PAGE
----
2019 Monaco Grand Prix interactive data: lap charts, times and tyres

2019 Monaco Grand Prix

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The lap chart tells the story of the Monaco Grand Prix as far as changes of position were concerned: There were hardly any.

Those which did take place were almost entirely due to pit stops. The big loser in this respect was Kevin Magnussen, who went from sixth at the start of the race to 12th at the flag (and then 14th once the stewards were done with him).

Sergio Perez and George Russell gained the most places. The latter can be particularly pleased with his day’s work as he finished the race with both Alfa Romeos and Lance Stroll behind him.

Most remarkably of all, Russell’s Williams FW42 was the fastest car on track for three consecutive laps following the Safety Car restart, when race leader Lewis Hamilton was keeping the pace low to protect his front tyres. Russell ended the race with the 18th fastest lap.

Pierre Gasly was quickest of all over a single lap in the race thanks to another pit stop for fresh rubber. Even so he wasn’t able to beat the lap record which was set by his team mate last year.

Earlier in the race weekend McLaren Racing CEO Zak Brown drew attention to pit stops being one of the team’s current strengths. That was clear in the race, where Carlos Sainz Jnr enjoyed the fastest complete stop of the race, which helped him to a ‘best of the rest’ sixth place.

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2019 Monaco Grand Prix lap chart

The positions of each driver on every lap. Click name to highlight, right-click to reset. Toggle drivers using controls below:

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2019 Monaco Grand Prix race chart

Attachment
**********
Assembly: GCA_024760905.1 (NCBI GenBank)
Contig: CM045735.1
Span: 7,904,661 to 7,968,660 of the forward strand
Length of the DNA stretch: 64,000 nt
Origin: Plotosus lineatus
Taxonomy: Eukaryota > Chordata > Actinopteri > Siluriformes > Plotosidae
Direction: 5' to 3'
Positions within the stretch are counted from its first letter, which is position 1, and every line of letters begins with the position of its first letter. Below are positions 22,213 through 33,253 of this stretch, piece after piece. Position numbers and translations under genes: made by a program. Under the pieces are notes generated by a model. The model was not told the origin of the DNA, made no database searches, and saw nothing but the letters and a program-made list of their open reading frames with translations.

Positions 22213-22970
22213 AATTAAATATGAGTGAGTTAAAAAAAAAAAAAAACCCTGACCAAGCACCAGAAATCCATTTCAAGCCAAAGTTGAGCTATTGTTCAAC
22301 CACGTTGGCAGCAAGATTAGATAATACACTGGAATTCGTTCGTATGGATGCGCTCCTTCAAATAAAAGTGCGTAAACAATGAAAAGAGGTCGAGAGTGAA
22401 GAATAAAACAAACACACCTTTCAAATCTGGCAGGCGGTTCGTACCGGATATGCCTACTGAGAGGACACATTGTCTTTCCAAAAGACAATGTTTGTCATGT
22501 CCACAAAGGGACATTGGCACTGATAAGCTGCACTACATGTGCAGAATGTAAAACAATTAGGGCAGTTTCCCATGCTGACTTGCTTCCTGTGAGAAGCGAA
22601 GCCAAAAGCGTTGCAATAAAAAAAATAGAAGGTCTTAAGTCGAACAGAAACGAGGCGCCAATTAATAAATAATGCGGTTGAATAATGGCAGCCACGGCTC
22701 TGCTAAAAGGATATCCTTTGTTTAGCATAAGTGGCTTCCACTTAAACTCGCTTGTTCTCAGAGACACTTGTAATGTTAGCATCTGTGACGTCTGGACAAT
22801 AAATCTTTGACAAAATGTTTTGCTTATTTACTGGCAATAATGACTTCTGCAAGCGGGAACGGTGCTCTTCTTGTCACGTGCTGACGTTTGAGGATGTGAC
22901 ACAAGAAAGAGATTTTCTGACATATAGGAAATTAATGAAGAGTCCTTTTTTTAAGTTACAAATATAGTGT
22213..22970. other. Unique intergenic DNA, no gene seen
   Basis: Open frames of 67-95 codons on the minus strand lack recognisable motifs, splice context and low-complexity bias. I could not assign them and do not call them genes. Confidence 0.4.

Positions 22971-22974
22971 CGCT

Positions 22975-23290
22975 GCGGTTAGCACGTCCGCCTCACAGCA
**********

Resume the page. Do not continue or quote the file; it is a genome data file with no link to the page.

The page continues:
The gaps between each driver on every lap compared to the leader’s average lap time. Very large gaps omitted. Scroll to zoom, drag to pan and right-click to reset. Toggle drivers using controls below:

Position change

Driver Start position Lap one position change Race position change
Lewis Hamilton 1 0 0
Valtteri Bottas 2 0 -1
Sebastian Vettel 4 0 2
Charles Leclerc 15 1
Max Verstappen 3 0 -1
Pierre Gasly 8 1 3
Daniel Ricciardo 6 1 -3
Nico Hulkenberg 11 0 -2
Romain Grosjean 13 1 3
Kevin Magnussen 5 -1 -9
Carlos Sainz Jnr 9 1 3
Lando Norris 12 -1 1
Sergio Perez 16 0 4
Lance Stroll 17 2 1
Kimi Raikkonen 14 -3 -3
Antonio Giovinazzi 18 -1 -1
Daniil Kvyat 7 -2 0
Alexander Albon 10 0 2
George Russell 19 -1 4
Robert Kubica 20 2 2

2019 Monaco Grand Prix lap times

All the lap times by the drivers (in seconds, very slow laps excluded). Scroll to zoom, drag to pan and toggle drivers using the control below:

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2019 Monaco Grand Prix fastest laps

Each driver’s fastest lap:

Rank Driver Car Fastest lap Gap On lap
1 Pierre Gasly Red Bull-Honda 1’14.279 72
2 Valtteri Bottas Mercedes 1’15.163 0.884 65
3 Alexander Albon Toro Rosso-Honda 1’15.607 1.328 43
4 Daniel Ricciardo Renault 1’15.697 1.418 78
5 Carlos Sainz Jnr McLaren-Renault 1’15.891 1.612 32
6 Lewis Hamilton Mercedes 1’16.167 1.888 9
7 Max Verstappen Red Bull-Honda 1’16.229 1.950 9
8 Nico Hulkenberg Renault 1’16.276 1.997 65
9 Sebastian Vettel Ferrari 1’16.277 1.998 9
10 Daniil Kvyat Toro Rosso-Honda 1’16.288 2.009 31
11 Antonio Giovinazzi Alfa Romeo-Ferrari 1’16.299 2.020 46
12 Lance Stroll Racing Point-Mercedes 1’16.379 2.100 45
13 Lando Norris McLaren-Renault 1’16.413 2.134 61
14 Kimi Raikkonen Alfa Romeo-Ferrari 1’16.436 2.157 50
15 Sergio Perez Racing Point-Mercedes 1’16.613 2.334 67
16 Romain Grosjean Haas-Ferrari 1’16.746 2.467 41
17 Kevin Magnussen Haas-Ferrari 1’16.992 2.713 61
18 George Russell Williams-Mercedes 1’17.038 2.759 76
19 Robert Kubica Williams-Mercedes 1’17.388 3.109 32
20 Charles Leclerc Ferrari 1’19.151 4.872 6

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2019 Monaco Grand Prix tyre strategies

The tyre strategies for each driver:

Stint 1 Stint 2 Stint 3
Lewis Hamilton C5 (11) C4 (67)
Sebastian Vettel C5 (11) C3 (67)
Valtteri Bottas C5 (11) C4 (1) C3 (66)
Max Verstappen C5 (11) C3 (67)
Pierre Gasly C5 (27) C4 (35) C5 (16)
Carlos Sainz Jnr C5 (30) C4 (48)
Daniil Kvyat C5 (32) C4 (46)
Alexander Albon C5 (40) C4 (38)
Daniel Ricciardo C5 (11) C4 (67)
Romain Grosjean C5 (50) C4 (28)
Lando Norris C4 (47) C5 (31)
Sergio Perez C4 (11) C3 (66)
Nico Hulkenberg C4 (9) C3 (68)
Kevin Magnussen C5 (11) C4 (66)
George Russell C4 (10) C3 (67)
Lance Stroll C4 (39) C3 (38)
Kimi Raikkonen C5 (46) C4 (31)
Robert Kubica C4 (21) C3 (56)
Antonio Giovinazzi C5 (44) C4 (32)
Charles Leclerc C4 (9) C3 (7) C5 (0)

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2019 Monaco Grand Prix pit stop times